More articles from Health and Medicine:

nachricht Researchers release the brakes on the immune system
18.10.2017 | Rheinische Friedrich-Wilhelms-Universität Bonn

nachricht Norovirus evades immune system by hiding out in rare gut cells
12.10.2017 | University of Pennsylvania School of Medicine

All articles from Health and Medicine >>>

The most recent press releases about innovation >>>

Die letzten 5 Focus-News des innovations-reports im Überblick:

Im Focus: Neutron star merger directly observed for the first time

University of Maryland researchers contribute to historic detection of gravitational waves and light created by event

On August 17, 2017, at 12:41:04 UTC, scientists made the first direct observation of a merger between two neutron stars--the dense, collapsed cores that remain...

Im Focus: Breaking: the first light from two neutron stars merging

Seven new papers describe the first-ever detection of light from a gravitational wave source. The event, caused by two neutron stars colliding and merging together, was dubbed GW170817 because it sent ripples through space-time that reached Earth on 2017 August 17. Around the world, hundreds of excited astronomers mobilized quickly and were able to observe the event using numerous telescopes, providing a wealth of new data.

Previous detections of gravitational waves have all involved the merger of two black holes, a feat that won the 2017 Nobel Prize in Physics earlier this month....

Im Focus: Smart sensors for efficient processes

Material defects in end products can quickly result in failures in many areas of industry, and have a massive impact on the safe use of their products. This is why, in the field of quality assurance, intelligent, nondestructive sensor systems play a key role. They allow testing components and parts in a rapid and cost-efficient manner without destroying the actual product or changing its surface. Experts from the Fraunhofer IZFP in Saarbrücken will be presenting two exhibits at the Blechexpo in Stuttgart from 7–10 November 2017 that allow fast, reliable, and automated characterization of materials and detection of defects (Hall 5, Booth 5306).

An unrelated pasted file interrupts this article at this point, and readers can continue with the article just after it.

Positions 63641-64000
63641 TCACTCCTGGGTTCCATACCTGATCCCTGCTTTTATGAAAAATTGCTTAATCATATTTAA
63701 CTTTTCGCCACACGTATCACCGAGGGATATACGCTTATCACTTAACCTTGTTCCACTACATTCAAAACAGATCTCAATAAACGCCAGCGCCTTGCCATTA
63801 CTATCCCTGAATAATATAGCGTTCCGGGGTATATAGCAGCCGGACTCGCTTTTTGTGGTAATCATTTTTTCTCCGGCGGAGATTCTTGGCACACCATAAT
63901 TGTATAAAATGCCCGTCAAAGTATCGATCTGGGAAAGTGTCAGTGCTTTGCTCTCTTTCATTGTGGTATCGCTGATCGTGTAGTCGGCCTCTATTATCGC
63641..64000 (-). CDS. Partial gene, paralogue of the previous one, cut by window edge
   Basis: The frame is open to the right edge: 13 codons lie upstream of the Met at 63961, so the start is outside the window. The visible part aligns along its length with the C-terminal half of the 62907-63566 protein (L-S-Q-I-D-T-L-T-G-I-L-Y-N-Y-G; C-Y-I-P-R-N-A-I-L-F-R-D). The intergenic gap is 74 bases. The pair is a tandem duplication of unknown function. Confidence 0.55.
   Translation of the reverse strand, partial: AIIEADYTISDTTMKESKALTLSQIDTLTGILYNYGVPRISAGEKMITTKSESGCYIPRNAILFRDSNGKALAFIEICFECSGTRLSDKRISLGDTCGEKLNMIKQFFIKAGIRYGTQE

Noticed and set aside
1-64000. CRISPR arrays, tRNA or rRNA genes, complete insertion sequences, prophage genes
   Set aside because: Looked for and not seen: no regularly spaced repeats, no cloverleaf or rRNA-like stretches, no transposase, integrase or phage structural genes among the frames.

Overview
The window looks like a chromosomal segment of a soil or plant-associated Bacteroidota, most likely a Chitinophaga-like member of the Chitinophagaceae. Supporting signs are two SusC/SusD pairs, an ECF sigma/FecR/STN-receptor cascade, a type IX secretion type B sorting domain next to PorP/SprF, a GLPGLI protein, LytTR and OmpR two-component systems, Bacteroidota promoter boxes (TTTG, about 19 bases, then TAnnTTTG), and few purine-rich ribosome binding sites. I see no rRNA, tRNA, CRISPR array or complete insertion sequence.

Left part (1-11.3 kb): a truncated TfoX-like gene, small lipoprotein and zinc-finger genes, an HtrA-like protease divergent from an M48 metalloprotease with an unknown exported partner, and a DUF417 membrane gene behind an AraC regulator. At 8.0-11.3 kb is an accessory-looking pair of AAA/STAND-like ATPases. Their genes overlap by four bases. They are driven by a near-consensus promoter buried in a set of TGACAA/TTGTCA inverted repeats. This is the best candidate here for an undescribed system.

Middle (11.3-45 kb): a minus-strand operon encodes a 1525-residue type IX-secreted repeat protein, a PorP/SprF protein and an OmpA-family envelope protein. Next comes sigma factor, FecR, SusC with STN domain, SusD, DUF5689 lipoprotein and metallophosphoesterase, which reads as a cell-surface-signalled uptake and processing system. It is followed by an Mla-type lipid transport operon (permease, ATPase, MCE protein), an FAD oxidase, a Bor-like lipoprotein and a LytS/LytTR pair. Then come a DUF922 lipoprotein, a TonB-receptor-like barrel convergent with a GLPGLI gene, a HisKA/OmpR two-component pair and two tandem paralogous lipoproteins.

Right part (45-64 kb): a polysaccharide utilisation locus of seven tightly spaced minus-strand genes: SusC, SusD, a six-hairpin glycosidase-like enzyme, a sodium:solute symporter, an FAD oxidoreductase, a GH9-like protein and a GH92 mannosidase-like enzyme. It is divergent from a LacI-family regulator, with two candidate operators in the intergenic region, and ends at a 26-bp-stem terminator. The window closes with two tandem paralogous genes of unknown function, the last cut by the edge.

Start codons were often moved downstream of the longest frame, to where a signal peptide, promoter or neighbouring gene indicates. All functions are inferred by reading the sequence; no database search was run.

When quality testing uses time-consuming destructive test methods, it can result in enormous costs due to damaging or destroying the products. And given that...

Im Focus: Cold molecules on collision course

Using a new cooling technique MPQ scientists succeed at observing collisions in a dense beam of cold and slow dipolar molecules.

How do chemical reactions proceed at extremely low temperatures? The answer requires the investigation of molecular samples that are cold, dense, and slow at...

Im Focus: Shrinking the proton again!

Scientists from the Max Planck Institute of Quantum Optics, using high precision laser spectroscopy of atomic hydrogen, confirm the surprisingly small value of the proton radius determined from muonic hydrogen.

It was one of the breakthroughs of the year 2010: Laser spectroscopy of muonic hydrogen resulted in a value for the proton charge radius that was significantly...

All Focus news of the innovation-report >>>

Anzeige

Anzeige

Event News

ASEAN Member States discuss the future role of renewable energy

17.10.2017 | Event News

World Health Summit 2017: International experts set the course for the future of Global Health

10.10.2017 | Event News

Climate Engineering Conference 2017 Opens in Berlin

10.10.2017 | Event News

 
Latest News

Terahertz spectroscopy goes nano

20.10.2017 | Information Technology

Strange but true: Turning a material upside down can sometimes make it softer

20.10.2017 | Materials Sciences

NRL clarifies valley polarization for electronic and optoelectronic technologies

20.10.2017 | Interdisciplinary Research

VideoLinks
B2B-VideoLinks
More VideoLinks >>>